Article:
After all, in the age of shutdowns and social distancing, what else was there to do?
But this spring, Emily Lynn Paulson, a recovery coach and author of "Highlight Real: Finding Honesty & Recovery Beyond the Filtered Life," started to get panicky phone calls and messages.
"I had women reaching out to me and saying gosh, I thought I was a social drinker, but now I'm home and I'm drinking all the time," Paulson told TODAY Parents. "And their kids are home, and they're witnessing their drinking."
In March, Paulson and four other women created the Sober Mom Squad, a virtual support group for moms trying to maintain their sobriety during the pandemic and those who are just starting down the road to sobriety. Last month, she expanded the group to include a paid, membership-based program, which offers more virtual meetings, a private forum, discounted coaching sessions and more.
Becca Heary, a mom in Sarasota, Florida, found drinking culture among moms only bolstered an existing problem.
"I taught yoga for 12 years and I would do yoga-and-wine night for school fundraisers," she said. "It's so pervasive, in terms of acceptance of alcohol, the inevitability of alcohol use. The (messaging of) 'drink the mom stress away,' 'I need the downtime.' It was my reward."
The women she met through the Sober Mom Squad had stories like hers — about morning mimosas at play dates, beers while waiting for their kids to finish up a soccer game and a seemingly endless supply of wine, everywhere they turned.
Heary had tried Alcoholics Anonymous meetings, but when the pandemic started, she felt "lost" and needed more support. She found Paulson and ended up hiring her as her recovery coach.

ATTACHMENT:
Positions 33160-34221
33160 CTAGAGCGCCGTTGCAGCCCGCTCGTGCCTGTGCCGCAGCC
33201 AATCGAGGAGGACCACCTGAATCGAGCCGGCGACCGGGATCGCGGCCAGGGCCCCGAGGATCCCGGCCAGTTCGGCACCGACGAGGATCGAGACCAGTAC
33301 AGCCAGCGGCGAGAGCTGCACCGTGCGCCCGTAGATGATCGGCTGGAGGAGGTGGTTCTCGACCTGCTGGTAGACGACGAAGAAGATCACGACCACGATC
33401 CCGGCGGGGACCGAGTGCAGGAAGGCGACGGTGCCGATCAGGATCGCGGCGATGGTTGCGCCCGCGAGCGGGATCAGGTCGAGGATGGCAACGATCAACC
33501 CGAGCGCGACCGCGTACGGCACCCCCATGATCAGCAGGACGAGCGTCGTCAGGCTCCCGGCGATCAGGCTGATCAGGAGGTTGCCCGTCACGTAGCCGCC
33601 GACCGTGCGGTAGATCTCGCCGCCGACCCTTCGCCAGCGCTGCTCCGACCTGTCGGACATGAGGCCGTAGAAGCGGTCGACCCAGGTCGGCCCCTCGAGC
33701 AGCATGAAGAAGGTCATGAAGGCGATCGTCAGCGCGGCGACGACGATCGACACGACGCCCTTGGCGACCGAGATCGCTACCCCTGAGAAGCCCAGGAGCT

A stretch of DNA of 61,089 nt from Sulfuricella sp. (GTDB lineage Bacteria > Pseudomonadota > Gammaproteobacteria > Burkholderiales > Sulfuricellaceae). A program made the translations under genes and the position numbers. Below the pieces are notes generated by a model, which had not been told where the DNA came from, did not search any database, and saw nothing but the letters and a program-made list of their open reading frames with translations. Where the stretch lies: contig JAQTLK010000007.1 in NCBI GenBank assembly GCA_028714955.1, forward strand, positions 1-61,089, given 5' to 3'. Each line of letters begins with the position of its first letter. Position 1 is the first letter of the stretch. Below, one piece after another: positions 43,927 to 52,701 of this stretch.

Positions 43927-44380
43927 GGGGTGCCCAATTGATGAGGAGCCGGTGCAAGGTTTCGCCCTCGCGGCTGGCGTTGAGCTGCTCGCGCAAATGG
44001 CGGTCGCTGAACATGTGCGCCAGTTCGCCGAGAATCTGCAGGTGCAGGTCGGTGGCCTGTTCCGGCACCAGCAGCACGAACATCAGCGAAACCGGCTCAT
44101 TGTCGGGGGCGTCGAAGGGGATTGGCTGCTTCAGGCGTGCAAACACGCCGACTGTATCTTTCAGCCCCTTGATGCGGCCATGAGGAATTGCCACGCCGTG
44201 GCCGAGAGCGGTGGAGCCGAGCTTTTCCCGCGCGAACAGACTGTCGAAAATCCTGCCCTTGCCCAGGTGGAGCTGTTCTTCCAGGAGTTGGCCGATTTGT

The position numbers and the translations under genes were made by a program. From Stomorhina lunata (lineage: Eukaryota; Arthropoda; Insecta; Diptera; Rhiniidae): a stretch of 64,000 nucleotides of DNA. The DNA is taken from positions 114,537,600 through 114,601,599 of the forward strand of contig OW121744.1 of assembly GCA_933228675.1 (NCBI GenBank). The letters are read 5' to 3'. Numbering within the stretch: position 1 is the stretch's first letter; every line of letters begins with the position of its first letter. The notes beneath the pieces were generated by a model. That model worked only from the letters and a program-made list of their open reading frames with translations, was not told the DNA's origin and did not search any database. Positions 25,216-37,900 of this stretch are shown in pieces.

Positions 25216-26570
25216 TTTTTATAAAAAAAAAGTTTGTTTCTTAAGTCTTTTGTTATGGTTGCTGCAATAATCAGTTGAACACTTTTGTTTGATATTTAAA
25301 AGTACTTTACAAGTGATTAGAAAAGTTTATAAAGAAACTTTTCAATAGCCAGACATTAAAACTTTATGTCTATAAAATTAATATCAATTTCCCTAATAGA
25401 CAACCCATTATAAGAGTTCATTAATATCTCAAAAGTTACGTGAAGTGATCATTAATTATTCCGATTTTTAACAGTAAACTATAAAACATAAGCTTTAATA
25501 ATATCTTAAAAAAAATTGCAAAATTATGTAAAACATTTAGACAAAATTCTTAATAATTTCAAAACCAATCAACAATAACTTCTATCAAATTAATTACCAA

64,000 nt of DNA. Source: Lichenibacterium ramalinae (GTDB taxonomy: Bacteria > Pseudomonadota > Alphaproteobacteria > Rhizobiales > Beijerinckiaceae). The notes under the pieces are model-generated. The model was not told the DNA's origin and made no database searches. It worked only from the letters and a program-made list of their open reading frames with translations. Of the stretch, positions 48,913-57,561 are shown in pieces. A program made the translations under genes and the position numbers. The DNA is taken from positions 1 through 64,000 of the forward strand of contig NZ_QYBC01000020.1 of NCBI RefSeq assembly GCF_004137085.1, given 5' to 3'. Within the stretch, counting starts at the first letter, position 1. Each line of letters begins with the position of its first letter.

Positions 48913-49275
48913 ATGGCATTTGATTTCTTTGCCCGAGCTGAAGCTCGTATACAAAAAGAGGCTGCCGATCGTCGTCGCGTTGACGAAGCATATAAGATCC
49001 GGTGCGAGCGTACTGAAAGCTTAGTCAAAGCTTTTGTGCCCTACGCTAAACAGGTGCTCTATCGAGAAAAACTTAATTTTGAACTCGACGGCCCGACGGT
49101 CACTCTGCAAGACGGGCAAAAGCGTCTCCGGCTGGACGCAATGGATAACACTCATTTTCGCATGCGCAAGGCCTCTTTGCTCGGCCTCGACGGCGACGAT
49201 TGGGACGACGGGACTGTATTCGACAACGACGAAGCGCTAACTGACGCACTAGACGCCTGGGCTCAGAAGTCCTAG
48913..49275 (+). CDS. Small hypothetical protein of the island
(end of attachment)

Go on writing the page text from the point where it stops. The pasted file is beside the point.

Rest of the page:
"It felt more comfortable," she said. "Here was someone my age with a story very similar to my story."
Substance abuse is a real problem during the pandemic. Alcohol sales skyrocketed during March and April, according to Nielsen, a global marketing research firm. A report in JAMA Network Open showed that people reported drinking 14% more this spring as compared to last spring. Drug overdoses have also reached a record high.
Paulson has documented her own path to sobriety, both in her book and on social media, where she often speaks up against so-called "mommy wine culture" — the kitschy coffee mugs, tank tops and memes that she believes can be toxic for moms. Last year, she wrote an essay for the TODAY Parenting Team about the problem with glorifying alcohol and the "dangerous" message that sends to children.
Yet Paulson also wants people to know that she's not a prohibitionist.
"My husband isn't sober — he has a beer once in a while," she said. "I don't think alcohol should be illegal. I just think we need more education around it."
While the Sober Mom Squad makes clear that it is not a recovery program, many moms relate to this subtler approach to recovery, where the focus is less on sobriety itself, but more on what life could be like if alcohol wasn't the main focus.
"It doesn't need to be about some big label," said Amanda Lynch, a mom in British Columbia who's been sober for just over three months. "It's basically anyone who is just choosing not to use alcohol constantly, and as a coping mechanism, and trying to lead healthy lives."